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Elections in France: An Eerie Stability

by | April 23rd, 2012 | 02:13 pm
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Like a majority of my Excel-equipped compatriots, I did a bit of post-election math, and what strikes me most about the first round of the French presidential elections on April 22, 2012 is the similarity to the 2002 results if you look at political voting blocs instead of individual candidates:

Left: 43.8 percent (2012) vs. 42.9 percent (2002)

Center: 9.1 (2012) percent vs. 8.72 percent (2002)

Right: 29.22 percent (2012) vs. 29.21 percent (2002)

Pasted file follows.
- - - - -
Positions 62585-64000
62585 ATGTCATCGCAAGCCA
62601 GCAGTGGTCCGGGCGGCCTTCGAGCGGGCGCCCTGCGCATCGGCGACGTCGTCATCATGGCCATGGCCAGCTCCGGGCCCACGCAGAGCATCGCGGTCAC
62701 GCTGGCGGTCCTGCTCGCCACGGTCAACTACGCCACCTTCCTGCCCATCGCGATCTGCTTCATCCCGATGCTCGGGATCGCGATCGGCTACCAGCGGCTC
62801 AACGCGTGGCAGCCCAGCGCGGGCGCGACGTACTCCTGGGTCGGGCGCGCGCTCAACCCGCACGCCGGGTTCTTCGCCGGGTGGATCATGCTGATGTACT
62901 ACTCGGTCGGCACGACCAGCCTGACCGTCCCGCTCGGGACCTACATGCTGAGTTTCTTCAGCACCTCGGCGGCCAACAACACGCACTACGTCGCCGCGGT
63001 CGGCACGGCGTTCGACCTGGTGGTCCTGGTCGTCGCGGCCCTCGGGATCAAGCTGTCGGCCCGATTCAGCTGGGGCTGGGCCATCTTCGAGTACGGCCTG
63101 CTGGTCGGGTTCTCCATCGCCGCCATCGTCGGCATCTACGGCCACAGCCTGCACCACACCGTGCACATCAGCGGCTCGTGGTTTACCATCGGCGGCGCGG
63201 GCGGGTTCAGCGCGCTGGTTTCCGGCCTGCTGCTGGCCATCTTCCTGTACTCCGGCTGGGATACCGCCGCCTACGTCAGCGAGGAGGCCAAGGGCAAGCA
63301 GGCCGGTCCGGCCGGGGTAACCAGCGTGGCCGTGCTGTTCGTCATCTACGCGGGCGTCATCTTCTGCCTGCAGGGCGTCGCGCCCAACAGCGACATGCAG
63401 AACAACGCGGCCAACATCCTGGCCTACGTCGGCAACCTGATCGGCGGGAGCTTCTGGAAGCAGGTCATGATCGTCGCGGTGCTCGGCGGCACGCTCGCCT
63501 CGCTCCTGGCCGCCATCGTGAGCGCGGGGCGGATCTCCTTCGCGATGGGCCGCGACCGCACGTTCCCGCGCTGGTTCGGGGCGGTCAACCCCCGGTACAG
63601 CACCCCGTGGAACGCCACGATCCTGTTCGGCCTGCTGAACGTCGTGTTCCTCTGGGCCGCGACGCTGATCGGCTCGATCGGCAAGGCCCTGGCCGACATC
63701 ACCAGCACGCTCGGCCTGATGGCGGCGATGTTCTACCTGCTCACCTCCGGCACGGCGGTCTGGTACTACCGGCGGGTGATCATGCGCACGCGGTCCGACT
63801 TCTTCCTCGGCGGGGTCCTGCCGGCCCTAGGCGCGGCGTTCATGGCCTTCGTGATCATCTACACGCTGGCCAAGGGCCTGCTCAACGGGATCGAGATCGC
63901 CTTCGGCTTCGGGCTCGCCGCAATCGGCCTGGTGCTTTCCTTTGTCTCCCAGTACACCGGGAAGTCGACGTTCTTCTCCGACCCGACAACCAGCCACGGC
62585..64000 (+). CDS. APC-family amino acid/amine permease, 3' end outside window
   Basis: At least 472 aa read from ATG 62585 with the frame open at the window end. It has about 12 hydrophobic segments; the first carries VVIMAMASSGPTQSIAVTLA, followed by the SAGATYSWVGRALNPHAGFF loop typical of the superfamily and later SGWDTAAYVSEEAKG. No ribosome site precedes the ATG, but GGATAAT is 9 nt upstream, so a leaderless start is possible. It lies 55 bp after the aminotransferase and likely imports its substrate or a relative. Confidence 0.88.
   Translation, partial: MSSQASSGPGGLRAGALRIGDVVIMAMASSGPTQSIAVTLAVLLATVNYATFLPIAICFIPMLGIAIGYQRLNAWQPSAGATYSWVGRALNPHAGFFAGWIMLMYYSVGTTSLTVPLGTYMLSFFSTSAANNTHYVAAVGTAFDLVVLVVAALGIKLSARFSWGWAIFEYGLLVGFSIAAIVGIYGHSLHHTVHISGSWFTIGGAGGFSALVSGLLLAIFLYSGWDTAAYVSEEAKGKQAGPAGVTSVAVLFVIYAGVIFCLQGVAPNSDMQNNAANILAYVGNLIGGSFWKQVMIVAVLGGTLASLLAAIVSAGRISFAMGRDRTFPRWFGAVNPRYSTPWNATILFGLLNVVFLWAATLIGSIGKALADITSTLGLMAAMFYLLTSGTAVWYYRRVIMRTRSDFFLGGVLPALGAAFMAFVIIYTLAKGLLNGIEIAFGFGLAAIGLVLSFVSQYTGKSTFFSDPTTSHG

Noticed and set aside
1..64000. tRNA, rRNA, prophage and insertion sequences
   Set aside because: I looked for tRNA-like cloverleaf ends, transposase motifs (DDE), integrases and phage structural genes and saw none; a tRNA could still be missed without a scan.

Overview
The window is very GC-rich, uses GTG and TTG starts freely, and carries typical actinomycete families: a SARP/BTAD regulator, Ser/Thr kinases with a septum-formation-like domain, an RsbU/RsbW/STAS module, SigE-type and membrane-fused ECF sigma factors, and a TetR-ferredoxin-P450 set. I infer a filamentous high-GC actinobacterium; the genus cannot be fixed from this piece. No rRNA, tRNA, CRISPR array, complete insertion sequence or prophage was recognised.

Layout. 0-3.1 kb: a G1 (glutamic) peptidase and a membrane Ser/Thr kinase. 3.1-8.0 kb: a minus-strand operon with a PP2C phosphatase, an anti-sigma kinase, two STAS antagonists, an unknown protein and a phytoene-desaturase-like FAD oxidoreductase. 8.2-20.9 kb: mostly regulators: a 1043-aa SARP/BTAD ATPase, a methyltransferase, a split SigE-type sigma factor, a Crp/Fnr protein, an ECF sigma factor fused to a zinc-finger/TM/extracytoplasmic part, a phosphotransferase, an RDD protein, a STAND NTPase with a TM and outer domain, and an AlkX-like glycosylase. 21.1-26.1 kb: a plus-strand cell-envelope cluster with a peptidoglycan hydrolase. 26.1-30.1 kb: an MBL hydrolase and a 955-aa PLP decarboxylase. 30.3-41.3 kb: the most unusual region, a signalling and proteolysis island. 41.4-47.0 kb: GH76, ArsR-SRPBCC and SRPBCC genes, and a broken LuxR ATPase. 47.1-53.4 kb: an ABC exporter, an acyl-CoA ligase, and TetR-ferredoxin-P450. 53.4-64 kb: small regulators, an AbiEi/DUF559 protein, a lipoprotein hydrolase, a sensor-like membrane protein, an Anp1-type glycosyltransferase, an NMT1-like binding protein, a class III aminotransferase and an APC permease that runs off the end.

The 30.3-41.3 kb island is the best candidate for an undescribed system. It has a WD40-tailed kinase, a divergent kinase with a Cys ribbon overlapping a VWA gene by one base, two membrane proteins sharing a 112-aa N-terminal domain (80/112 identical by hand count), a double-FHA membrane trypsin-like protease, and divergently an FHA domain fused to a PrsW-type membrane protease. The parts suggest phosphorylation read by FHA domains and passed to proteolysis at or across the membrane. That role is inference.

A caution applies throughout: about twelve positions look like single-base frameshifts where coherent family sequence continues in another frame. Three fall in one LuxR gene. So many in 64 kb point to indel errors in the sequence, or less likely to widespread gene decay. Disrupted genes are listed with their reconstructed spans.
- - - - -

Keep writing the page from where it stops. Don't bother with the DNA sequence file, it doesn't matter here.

Far right: 17.9 percent vs. 19.2 percent (counting National Front dissident Bruno Mégret together
with Le Pen Père in 2002)

The main difference is inside the left:

Center-left: 28.6 percent (2012) vs. 23.8 percent (2002)

Far left and greens: 15.1 percent (2012) vs. 19.1 percent (2002)

The 2007 poll was exceptional in that there was no incumbent and thus an unusual sense of freshness in the mainstream parties, which was absent in 2002 (both Jacques Chirac and Lionel Jospin were incumbents) and is absent this year too.

So I believe the comparison with 2002 is the most relevant. If you accept this, the general picture is one of eerie stability, except that the Socialist Party has cast its net farther to the left than before—consistent with Francois Hollande’s anti-rich rhetoric.

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